It's her annual visit back to the echos and corners of her other home. Living in polite cornfields and a healthy diet necessitates flights to noise and insight and ventures and laughing and in between beef ribs and swedish meatballs and the best fried chicken in the world we argue the same arguments we have had since twenty - five years ago.
"...Remember the Miss America contest and they asked her if she'd pick work or family and you said work and I said family but your family wouldn't couldn't fill the place of work but family or the idea of it is more important to me I am too shy stop laughing I am that book when we first got together My Name Is Asher Lev but I think now I understand oooh real apples so it's almost healthy how deeply complicated that decision would be to tell the truth over protecting your family art is brutal but that what you have to see you always said that no really are you going to eat that..."
He was already living across the hall from Florence the day we moved in in 1961. He never spoke to us kids and us kids never spoke to him but we knew to be respectful and silent as he came and went.
Later when Florence got sick, I bumped into him more. We started giving each other a slight nod at some point, but mostly it was still the Lower East Side gaze we all do from the corner of our eye, letting the person know “I-see-you-I-still-don’t-talk-to-you."
I was spending yet another sunny day unburying Florence’s life from all the papers she kept. Hit a wall, took a break, got a cafe con leche from the Dominican place that used to be the Giorgianni Brother's market. I needed to cry and caffeine makes it go faster.
There he was, pushing his shopping cart full of laundry to the lobby door. He pointed to a newly-posted death notice.
And then, for the first time, after not a word in fifty years - not a single word - we talked.
“Hannah’s brother?” he asked.
No it was Shia on the third floor who died.
Well, Shia had to be late 70's because he and his wife were younger than my parents.
"70's? That's young. I'm 91."
And after fifty years, and after our very first words, I finally got to meet Hyman.
He takes care of himself. Sure, his nephew out on Long Island keeps an eye on him. And sure, the Vet Administration gave him home aides but what for. He has LifeLine. "Just like having a person there." Still, the Vet Administration's been great to him. Full disability.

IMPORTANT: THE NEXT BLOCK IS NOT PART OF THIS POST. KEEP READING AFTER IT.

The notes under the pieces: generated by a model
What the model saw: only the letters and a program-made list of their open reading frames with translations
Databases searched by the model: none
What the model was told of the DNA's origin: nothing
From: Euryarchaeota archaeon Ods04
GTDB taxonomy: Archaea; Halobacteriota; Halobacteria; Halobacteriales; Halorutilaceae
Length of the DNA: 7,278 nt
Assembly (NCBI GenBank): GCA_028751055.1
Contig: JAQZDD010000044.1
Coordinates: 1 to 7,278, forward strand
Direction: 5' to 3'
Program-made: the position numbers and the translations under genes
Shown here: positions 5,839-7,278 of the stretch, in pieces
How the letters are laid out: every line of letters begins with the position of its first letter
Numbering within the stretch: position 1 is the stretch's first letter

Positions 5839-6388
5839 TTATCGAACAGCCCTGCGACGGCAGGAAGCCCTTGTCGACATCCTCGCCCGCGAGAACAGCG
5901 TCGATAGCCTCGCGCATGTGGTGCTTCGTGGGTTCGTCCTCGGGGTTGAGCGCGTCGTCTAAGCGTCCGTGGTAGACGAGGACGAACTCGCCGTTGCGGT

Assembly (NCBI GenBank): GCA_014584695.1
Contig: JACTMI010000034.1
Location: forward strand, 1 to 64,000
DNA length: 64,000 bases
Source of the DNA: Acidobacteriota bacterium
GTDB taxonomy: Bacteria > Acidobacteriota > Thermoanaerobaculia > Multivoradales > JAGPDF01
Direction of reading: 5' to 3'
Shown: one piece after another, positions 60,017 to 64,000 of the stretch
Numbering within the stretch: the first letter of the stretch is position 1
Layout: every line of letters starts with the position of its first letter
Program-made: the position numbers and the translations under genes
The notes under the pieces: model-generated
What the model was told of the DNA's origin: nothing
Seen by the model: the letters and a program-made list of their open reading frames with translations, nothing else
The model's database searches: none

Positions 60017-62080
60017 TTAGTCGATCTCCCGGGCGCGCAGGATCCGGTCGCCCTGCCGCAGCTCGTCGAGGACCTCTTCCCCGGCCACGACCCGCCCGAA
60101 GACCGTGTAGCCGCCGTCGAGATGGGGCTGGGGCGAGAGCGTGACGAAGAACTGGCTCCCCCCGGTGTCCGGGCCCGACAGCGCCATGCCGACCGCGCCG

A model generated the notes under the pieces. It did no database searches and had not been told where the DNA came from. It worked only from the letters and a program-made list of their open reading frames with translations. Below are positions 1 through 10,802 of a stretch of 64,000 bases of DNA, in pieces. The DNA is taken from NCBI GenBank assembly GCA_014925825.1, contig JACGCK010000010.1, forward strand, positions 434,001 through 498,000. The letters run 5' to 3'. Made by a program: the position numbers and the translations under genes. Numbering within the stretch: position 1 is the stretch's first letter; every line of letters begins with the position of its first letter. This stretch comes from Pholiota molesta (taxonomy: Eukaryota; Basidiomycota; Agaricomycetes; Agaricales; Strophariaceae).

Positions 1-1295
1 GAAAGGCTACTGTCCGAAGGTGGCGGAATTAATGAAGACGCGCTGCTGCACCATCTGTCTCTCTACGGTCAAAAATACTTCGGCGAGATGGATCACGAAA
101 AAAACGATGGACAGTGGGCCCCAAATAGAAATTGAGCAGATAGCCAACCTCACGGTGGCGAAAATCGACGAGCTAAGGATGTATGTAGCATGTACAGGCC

World War II I asked?
”Yeah. I got captured in France. Was a POW in Germany. Stalag 11B." After the war, all the guys would get together. He doesn’t go to the reunions anymore. "Most of these guys have checked out,” he said.
I reached down to help him get his cart up the five scattered steps to the lobby door - the same steps we needed two maintenance guys to get Florence in and out of the building.
"Nah. I got a system. I'm still pretty strong!" and before I knew it, he had bump-bump-bumped the big cart up each step.
The blond mommy and her little blond boy, dressed like Robin Hood, were coming out of the building. When I was growing up I could count on three fingers all the blond people in the neighborhood. Now it's normal.
Seeing the kid, Hyman lit up like a Ferris Wheel at night. “Whatcha got there, huh!?"
And then in the time honored Lower East Side act of loving family, he pulled out a $1 bill (25 cents in my day) and stuffed it in the little boy's hand. "Here! For Halloween!"
The mommy turned to her boy “What do you say?"
"Thank you!" Robin Hood answered promptly and he and Hyman grinned at each other before the kid and the mommy headed out to Sherwood Forest or maybe the Avenue A bus.
Hyman turned back to me. "I'm going on a cruise."
The nephew out on Long Island taking you some place warm? I asked.
“Nah.” A mischievous twinkle in his eye. "Guess where?! Europe! I'm flying into Rome and then taking a cruise all over Europe. Athens."
With your nephew? I asked.
"No. By myself."
I looked so shocked he got this big grin and I saw the young soldier who got grit and guts and verve and survived a POW camp.
"People see an old man alone, they're very helpful,” he said with a shrug but still with that wicked fun twinkle "I told them, don't give me no 6-months-from-now-deal because I don't know if I'm going to be around then. Gimme something now."
Both of us waiting for the old elevator, the day whirled around me with light and sun and crisp air and coffee and old newspapers and piles of paper and death notices and scattered steps and little boys in Robin Hood outfits and dollar bills appearing out of nowhere and a person’s life I had lived next to for years and years and years and finally met.
The elevator arrived. The old doors took their usual time to open.
"Gotta do this. This trip is my last hurrah. Then I'll go quietly,” Hyman said. And with that, he bump-bump-bumped his big laundry cart into the elevator.